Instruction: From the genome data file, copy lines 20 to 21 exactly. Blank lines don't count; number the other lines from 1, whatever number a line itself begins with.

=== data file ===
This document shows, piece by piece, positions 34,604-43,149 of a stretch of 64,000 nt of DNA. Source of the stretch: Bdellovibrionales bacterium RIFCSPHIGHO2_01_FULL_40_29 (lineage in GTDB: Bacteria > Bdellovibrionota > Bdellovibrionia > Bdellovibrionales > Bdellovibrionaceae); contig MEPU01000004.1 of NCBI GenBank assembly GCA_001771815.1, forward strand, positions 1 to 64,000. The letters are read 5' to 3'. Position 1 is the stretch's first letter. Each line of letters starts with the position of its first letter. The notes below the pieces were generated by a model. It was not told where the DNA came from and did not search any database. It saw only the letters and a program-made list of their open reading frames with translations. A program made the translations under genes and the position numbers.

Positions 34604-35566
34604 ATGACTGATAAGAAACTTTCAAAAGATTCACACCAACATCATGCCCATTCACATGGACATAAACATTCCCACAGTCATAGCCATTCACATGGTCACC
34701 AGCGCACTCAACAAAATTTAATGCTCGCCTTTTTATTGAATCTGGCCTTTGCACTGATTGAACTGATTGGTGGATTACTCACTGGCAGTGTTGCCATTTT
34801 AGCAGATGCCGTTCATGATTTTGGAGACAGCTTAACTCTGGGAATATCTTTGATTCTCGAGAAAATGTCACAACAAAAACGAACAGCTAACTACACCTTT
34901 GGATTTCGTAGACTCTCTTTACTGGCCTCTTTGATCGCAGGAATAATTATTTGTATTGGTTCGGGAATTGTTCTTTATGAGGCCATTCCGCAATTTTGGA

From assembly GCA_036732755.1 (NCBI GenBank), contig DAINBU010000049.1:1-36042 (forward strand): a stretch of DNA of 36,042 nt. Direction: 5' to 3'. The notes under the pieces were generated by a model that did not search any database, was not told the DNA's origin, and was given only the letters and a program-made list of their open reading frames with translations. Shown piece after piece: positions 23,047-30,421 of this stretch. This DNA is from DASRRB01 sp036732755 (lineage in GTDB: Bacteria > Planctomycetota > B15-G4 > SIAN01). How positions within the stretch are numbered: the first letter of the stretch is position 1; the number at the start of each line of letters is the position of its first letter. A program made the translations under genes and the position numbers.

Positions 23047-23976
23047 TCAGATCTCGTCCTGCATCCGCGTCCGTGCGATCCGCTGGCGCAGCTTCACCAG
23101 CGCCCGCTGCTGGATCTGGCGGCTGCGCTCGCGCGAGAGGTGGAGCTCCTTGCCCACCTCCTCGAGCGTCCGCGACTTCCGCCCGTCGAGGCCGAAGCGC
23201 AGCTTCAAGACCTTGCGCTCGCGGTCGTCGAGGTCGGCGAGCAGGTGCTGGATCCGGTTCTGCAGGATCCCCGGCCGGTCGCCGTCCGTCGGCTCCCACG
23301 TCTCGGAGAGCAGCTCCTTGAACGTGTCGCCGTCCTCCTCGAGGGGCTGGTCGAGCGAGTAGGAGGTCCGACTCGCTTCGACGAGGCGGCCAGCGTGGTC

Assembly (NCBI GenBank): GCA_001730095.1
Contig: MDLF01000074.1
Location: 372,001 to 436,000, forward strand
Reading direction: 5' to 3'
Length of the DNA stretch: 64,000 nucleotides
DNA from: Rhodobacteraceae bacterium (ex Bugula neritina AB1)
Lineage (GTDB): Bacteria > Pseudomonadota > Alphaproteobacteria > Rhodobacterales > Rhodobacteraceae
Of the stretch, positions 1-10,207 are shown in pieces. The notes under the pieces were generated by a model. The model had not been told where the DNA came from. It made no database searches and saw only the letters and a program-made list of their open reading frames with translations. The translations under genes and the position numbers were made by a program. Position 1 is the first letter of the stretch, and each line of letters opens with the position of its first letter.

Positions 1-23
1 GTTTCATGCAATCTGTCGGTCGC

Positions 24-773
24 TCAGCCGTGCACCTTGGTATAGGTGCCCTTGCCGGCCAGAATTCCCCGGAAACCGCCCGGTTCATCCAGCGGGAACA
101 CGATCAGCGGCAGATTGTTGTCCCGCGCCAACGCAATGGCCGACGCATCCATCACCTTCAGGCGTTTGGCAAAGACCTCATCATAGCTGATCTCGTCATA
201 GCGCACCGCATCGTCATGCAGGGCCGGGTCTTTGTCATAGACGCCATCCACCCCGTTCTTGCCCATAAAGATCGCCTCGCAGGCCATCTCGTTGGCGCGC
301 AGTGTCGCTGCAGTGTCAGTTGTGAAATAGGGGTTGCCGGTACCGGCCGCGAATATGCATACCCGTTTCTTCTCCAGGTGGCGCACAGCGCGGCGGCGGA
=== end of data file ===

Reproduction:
Of the stretch, positions 1-10,207 are shown in pieces. The notes under the pieces were generated by a model. The model had not been told where the DNA came from. It made no database searches and saw only the letters and a program-made list of their open reading frames with translations. The translations under genes and the position numbers were made by a program. Position 1 is the first letter of the stretch, and each line of letters opens with the position of its first letter.

Positions 1-23